I hope though not just to moan but to graduate to at least ‘wounds of a friend’ (Psalm 145:1), and so to offer some reflection on why our preaching is so barren and how to improve it.

Some of it may be that we have collapsed the necessity of exegetical preaching with the sufficiency of exegetical preaching. Yes, we need to interact with Scripture as it is written, but we also need to hear what the whole scripture says about various aspects of reality.  The theological colleges express this with curriculums that include subjects other than the exegetical study of particular books. Subjects like systematic and historical theology, biblical theology, church history, mission, philosophy and ethics. But for some reason this hasn’t transferred into our preaching. Where is the 12-week series on the Apostle’s creed? The 8-week series on marriage & family? The 5-week series on work? and so on. Yes, there is a danger when we preach on a topic that we will proof text, but we seem to have forgotten that when we preach on a text we might ‘proof apply’.

And even when we do preach exegetically, our passage breakdowns hobble us before we start. It seems to me that the chapter is very often the wrong unit to preach on. We should usually go much bigger and much smaller: preach on the whole book of Proverbs and then on a single proverb.

Overall I think both will be necessary. Sometimes this means speaking about a topic, and referencing a text, and sometimes about a text, referencing a topic. In the last year, three of the best talks I heard were a topical talk on friendship (springing from John 15:9-17), an exegetical talk on Luke 6:1-11 (with an extended reflection on rest) and a topical talk on children which referenced verses all over Scripture.

But even if we were to make these changes (more topical preaching, and different sized texts for exegetical preaching) there is a deeper reason why our applications might not improve.

We have, I think, misconstrued the nature of godly action. Most simply we tend to privilege the intention of the action over the action itself. The goodness of the action is determined by what’s inside us, and not by the action that eventuates outside us. We are familiar with the secular version: if it feels right, it’s good. But we haven’t reckoned with the Christian version: if it’s properly motivated it’s good. Of course, the motivation tells part of the story of a godly action, but it does not tell the whole story. A good action will be more than the action itself, but it won’t be less than the action.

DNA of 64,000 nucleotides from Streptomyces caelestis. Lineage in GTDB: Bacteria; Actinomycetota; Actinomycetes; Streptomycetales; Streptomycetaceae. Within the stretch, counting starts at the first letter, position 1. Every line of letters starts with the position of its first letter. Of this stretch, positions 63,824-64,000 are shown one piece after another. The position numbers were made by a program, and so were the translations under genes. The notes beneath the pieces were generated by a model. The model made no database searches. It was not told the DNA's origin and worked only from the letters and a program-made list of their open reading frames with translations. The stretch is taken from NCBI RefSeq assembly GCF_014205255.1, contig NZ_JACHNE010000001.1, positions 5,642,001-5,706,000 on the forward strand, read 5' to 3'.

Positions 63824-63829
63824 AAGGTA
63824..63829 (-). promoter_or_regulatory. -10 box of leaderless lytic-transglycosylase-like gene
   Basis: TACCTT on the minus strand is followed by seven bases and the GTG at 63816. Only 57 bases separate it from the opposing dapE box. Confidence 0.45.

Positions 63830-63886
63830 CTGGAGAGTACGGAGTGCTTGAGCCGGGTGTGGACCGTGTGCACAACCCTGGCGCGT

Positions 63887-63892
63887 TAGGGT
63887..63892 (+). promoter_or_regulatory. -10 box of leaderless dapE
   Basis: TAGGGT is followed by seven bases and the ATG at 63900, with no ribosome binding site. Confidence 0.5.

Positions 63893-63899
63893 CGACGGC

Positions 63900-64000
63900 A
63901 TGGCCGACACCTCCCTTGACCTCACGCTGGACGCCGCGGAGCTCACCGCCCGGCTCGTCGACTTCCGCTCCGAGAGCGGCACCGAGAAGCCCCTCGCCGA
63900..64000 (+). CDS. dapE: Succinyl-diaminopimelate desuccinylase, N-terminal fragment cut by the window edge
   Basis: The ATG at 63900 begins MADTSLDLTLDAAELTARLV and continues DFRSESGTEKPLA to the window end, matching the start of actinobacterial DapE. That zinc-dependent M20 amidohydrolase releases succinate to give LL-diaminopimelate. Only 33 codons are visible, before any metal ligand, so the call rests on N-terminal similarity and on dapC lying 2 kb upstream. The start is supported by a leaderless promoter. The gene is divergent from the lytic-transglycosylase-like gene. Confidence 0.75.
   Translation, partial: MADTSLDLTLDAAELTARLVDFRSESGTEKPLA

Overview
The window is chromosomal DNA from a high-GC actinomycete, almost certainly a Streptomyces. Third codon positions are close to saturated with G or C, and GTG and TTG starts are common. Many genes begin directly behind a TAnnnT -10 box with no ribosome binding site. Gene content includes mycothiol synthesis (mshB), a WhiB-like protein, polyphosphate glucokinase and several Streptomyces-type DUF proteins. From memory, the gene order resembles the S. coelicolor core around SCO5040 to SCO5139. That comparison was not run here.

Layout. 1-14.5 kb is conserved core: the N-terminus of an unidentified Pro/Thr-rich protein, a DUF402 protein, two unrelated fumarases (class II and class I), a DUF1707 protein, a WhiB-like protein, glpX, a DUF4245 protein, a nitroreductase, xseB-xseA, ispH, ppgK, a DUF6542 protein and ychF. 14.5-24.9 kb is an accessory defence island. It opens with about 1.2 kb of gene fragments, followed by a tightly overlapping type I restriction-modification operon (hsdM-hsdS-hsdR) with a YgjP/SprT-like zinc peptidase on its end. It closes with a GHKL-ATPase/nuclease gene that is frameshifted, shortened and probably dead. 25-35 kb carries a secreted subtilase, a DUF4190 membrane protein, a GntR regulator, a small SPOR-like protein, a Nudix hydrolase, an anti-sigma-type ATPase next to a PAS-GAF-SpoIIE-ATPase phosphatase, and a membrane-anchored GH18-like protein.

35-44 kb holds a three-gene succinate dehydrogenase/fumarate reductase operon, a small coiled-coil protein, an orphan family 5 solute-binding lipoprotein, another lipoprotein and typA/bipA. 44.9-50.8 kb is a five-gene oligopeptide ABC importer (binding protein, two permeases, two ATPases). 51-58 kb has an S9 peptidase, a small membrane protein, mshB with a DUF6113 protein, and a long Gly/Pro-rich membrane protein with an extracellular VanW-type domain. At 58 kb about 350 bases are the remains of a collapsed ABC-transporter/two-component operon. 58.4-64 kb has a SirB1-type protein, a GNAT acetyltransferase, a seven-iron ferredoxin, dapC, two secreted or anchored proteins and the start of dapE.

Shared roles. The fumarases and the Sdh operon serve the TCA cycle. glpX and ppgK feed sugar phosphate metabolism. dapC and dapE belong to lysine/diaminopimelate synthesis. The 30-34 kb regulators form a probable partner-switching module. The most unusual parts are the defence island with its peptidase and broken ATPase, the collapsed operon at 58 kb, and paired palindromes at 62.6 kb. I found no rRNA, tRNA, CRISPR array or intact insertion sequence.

We should note that Scripture affirms good actions with bad motives (e.g. Christ being preached with bad motives in Philippians 1:18), rejects bad actions that spring from good motives (the danger of ‘zeal without knowledge’, e.g. Proverbs 19:2), and rejects good intentions that don’t lead to good actions (‘faith without works is dead’, James 2:17). In other words, actions matter.

No doubt we are influenced by the way the secular culture has progressed, but I think there have been two factors specific to our Christian culture which have influenced this shift. A fear of legalism, and the promotion of the best at the expense of the good.

Legalism, as we rejected it, construes the Christian life as arbitrary rules, at best rules which were necessary for godliness, and at worst rules which were necessary for salvation. We dismissed the second explicitly with ‘good works will not save you’, and first more subtlety with ‘it’s what’s on your heart that matters’.

And yes, it is true, good works will not save you. Arbitrary rules will not save you, neither will non-arbitrary rules, nor any other kind of action. We are saved by faith. However, good works, while not necessary for salvation, are necessary for godliness. And while a good work might sometimes include keeping an arbitrary rule, most of the time good works will take the form of other actions. We rejected two false ways of thinking about godly action (that it saves you, and that it consists of arbitrary rules) but didn’t replace it with a proper alternative.

The second move we made was to say, ‘the good is the enemy of the best’. By this we meant, that yes, there are many good things in life, but the best, the most important thing is that time is short and people need to hear about Jesus. We were, if you like, encouraged not to do good, but to do the best. It is an article itself to discuss this framing, but let me note quickly that ‘best’ or ‘most important’ are great ways to think about what needs to be done in the next two hours, a good way to summarize a long-term mission (say ‘win the war’), but almost always terrible ways to think about ordering priorities over any other timeframe.  

The result was our conversation narrowed. We preached, and talked, about fewer things. There are many good works, but only one salvation; there are many actions, but only one proper motivation; and there are many good things, but only one best thing.

We might have known about them, but we didn’t talk about them. We didn’t talk about marriage, about children, about how to suffer well, about work, about wealth, about politics, about blessing, about friendship, about longing, about patience, about exercise, about stories, about endurance, about games and so on. And if you don’t talk about something for long enough, eventually you forget about it.

Take a virtue list. How many of these have we heard or given a talk on?